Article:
Generic Modern Military Shooter Genre
The Modern Military Shooter (MMS) is a video game sub-genre that was largely created by the runaway success of Call of Duty 4: Modern Warfare and the relative simplicity of the gameplay template it established. It is often held to encompass both first-person CoD knockoffs and third-person Gears of War knockoffs set in the modern era, as both used similar level design and gameplay conceits.
It should be noted that not every modern Shooter is an example of this, some modern FPS are actually good and don't felt like a generic military shooter. Such as Wolfenstein (reboot), DOOM (2016), Bulletstorm, The Darkness, Hard Reset, Shadow Warrior 1 & 2, Titanfall 2, and many others.
Why It Sucks
- The over-saturation of this genre led to other popular genres like RPGs and Platformers to become significantly less prominent.
- The games in this genre are often full of boring, repetitive missions.
- The multiplayer tended to die out quickly because players move on to the newer game in the series (or possibly any newer shooter game) that keeps coming out too quickly.
- Many of these games either prioritize high-quality visuals over gameplay or lack both.
- The first generation of these games and overall, a lot of games from seventh generation console era hid their somewhat shoddy textures by using a washed-out palette of greys, or made heavy use of earthy browns (aka yellow or brown filter), and also used excessive amounts of HDR bloom. While this worked for some games as a stylistic choice (eg Resistance: Fall of Man, which was supposed to look like degraded WW2-era film stock) it was copied to the point of near meaninglessness. A second generation then tried to use oversaturated colors to make up for this, and looked just as bad. Now we are (thankfully) largely back to something resembling reality.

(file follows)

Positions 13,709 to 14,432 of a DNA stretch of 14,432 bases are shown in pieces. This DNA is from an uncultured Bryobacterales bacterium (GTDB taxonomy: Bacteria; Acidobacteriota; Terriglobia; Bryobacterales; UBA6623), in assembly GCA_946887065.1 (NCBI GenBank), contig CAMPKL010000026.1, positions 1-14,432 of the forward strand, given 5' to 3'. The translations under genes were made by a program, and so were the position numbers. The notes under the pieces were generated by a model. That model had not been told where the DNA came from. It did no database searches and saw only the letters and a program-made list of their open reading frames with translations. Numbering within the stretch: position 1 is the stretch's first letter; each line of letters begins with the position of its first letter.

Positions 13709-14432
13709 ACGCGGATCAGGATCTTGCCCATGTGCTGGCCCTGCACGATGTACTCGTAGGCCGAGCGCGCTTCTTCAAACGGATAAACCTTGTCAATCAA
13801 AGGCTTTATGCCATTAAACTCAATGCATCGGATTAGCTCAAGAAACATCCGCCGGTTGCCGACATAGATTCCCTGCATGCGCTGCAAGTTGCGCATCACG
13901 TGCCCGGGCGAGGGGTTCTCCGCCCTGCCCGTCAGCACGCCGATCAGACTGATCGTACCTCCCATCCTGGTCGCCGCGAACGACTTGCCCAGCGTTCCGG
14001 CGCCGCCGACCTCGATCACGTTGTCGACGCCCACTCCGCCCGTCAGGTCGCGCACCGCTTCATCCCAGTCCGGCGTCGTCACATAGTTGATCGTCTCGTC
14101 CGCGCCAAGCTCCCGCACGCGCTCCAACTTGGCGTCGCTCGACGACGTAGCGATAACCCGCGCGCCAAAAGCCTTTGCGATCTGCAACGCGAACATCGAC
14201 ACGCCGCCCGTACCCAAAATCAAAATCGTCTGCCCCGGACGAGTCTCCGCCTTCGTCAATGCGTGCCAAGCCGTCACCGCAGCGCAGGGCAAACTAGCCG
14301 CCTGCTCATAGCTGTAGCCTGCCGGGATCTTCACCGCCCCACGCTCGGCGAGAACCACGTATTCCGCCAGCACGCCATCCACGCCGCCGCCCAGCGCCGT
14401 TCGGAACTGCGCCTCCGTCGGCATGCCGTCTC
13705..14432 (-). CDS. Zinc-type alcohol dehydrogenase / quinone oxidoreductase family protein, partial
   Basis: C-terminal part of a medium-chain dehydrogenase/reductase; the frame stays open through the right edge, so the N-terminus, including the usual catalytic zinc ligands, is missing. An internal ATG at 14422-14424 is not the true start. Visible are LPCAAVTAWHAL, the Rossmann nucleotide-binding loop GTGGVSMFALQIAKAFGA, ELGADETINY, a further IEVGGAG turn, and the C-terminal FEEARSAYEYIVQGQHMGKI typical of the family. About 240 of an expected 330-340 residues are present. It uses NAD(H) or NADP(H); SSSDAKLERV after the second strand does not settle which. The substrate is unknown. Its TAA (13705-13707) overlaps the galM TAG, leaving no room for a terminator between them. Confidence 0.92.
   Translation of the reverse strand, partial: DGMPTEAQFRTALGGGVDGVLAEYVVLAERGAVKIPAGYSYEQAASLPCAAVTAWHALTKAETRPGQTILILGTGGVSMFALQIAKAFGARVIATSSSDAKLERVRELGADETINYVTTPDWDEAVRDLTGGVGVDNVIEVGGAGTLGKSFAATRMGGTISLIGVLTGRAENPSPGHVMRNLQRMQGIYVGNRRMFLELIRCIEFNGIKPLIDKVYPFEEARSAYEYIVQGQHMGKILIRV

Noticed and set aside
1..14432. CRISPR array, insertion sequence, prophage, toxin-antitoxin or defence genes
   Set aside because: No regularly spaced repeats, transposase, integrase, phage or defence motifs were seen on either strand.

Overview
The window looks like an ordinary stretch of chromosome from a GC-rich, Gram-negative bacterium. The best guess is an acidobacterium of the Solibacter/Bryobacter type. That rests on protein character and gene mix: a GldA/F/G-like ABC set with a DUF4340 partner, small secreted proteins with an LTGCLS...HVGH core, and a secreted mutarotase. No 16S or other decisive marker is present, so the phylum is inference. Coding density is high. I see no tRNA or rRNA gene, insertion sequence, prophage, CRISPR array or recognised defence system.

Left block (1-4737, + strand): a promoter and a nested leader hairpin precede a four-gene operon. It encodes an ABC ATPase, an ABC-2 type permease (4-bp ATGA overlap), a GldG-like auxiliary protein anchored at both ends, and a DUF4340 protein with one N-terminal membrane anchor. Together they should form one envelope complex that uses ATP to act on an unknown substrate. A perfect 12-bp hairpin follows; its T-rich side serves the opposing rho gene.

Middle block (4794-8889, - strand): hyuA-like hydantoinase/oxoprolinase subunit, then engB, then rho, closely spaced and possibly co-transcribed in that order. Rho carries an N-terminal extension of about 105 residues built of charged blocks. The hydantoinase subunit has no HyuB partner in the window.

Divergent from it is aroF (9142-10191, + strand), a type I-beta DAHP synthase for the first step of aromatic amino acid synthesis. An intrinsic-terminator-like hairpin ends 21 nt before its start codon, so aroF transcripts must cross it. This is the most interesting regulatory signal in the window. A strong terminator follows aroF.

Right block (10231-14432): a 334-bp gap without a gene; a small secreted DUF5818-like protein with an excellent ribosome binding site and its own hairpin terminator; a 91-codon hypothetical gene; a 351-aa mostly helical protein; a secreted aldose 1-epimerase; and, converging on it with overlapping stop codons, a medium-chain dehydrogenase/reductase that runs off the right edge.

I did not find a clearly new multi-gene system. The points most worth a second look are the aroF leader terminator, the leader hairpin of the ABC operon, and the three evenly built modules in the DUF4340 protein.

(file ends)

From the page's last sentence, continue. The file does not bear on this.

- Bad, linear level design: there are often so few paths that the map might as well be a tunnel bored through solid rock. Encounters were often overdesigned with only one practical way to deal with each.
- Campaigns feel like a straight line from A to B, instead of a maze in which you are forced to find things to survive, like classic first-person shooters used to. Players are often penned in by invisible walls, sometimes indicated by ridiculous objects such as waist-high fences, or surrounded by kill barriers.
- Slow access speeds on last-gen consoles (cause by low RAM and Microsoft's spec requiring no mandatory hard drive use for 360 games, to allow compatibility with cheap 360 variants that didn't have one) meant that levels had to be broken up with loading pauses, meaning routine unskippable cutscenes or drawn-out minigames to open doors.